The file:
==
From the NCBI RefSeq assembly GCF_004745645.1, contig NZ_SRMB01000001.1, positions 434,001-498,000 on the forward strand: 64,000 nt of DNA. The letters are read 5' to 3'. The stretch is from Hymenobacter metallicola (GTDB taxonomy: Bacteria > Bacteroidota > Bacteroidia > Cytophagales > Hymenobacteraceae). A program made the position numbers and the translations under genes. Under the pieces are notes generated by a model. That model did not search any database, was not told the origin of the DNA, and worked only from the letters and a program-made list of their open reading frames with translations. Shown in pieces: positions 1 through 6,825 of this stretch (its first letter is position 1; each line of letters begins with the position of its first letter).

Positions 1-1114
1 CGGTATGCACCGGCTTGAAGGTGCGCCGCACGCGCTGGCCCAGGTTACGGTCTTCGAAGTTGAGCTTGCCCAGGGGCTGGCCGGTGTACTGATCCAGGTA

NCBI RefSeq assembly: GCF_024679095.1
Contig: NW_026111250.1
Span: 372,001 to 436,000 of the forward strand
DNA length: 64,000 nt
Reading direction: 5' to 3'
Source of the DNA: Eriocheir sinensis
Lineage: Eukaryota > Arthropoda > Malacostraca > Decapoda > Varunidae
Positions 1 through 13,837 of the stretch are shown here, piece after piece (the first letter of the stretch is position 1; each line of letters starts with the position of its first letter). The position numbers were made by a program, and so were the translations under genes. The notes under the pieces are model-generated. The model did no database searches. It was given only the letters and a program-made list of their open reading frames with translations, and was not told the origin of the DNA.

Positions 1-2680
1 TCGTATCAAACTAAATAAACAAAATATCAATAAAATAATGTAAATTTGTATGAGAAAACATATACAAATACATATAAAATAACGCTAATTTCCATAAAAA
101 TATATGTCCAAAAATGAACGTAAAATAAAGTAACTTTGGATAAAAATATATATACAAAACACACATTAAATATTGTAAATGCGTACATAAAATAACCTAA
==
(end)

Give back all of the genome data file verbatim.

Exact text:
From the NCBI RefSeq assembly GCF_004745645.1, contig NZ_SRMB01000001.1, positions 434,001-498,000 on the forward strand: 64,000 nt of DNA. The letters are read 5' to 3'. The stretch is from Hymenobacter metallicola (GTDB taxonomy: Bacteria > Bacteroidota > Bacteroidia > Cytophagales > Hymenobacteraceae). A program made the position numbers and the translations under genes. Under the pieces are notes generated by a model. That model did not search any database, was not told the origin of the DNA, and worked only from the letters and a program-made list of their open reading frames with translations. Shown in pieces: positions 1 through 6,825 of this stretch (its first letter is position 1; each line of letters begins with the position of its first letter).

Positions 1-1114
1 CGGTATGCACCGGCTTGAAGGTGCGCCGCACGCGCTGGCCCAGGTTACGGTCTTCGAAGTTGAGCTTGCCCAGGGGCTGGCCGGTGTACTGATCCAGGTA

NCBI RefSeq assembly: GCF_024679095.1
Contig: NW_026111250.1
Span: 372,001 to 436,000 of the forward strand
DNA length: 64,000 nt
Reading direction: 5' to 3'
Source of the DNA: Eriocheir sinensis
Lineage: Eukaryota > Arthropoda > Malacostraca > Decapoda > Varunidae
Positions 1 through 13,837 of the stretch are shown here, piece after piece (the first letter of the stretch is position 1; each line of letters starts with the position of its first letter). The position numbers were made by a program, and so were the translations under genes. The notes under the pieces are model-generated. The model did no database searches. It was given only the letters and a program-made list of their open reading frames with translations, and was not told the origin of the DNA.

Positions 1-2680
1 TCGTATCAAACTAAATAAACAAAATATCAATAAAATAATGTAAATTTGTATGAGAAAACATATACAAATACATATAAAATAACGCTAATTTCCATAAAAA
101 TATATGTCCAAAAATGAACGTAAAATAAAGTAACTTTGGATAAAAATATATATACAAAACACACATTAAATATTGTAAATGCGTACATAAAATAACCTAA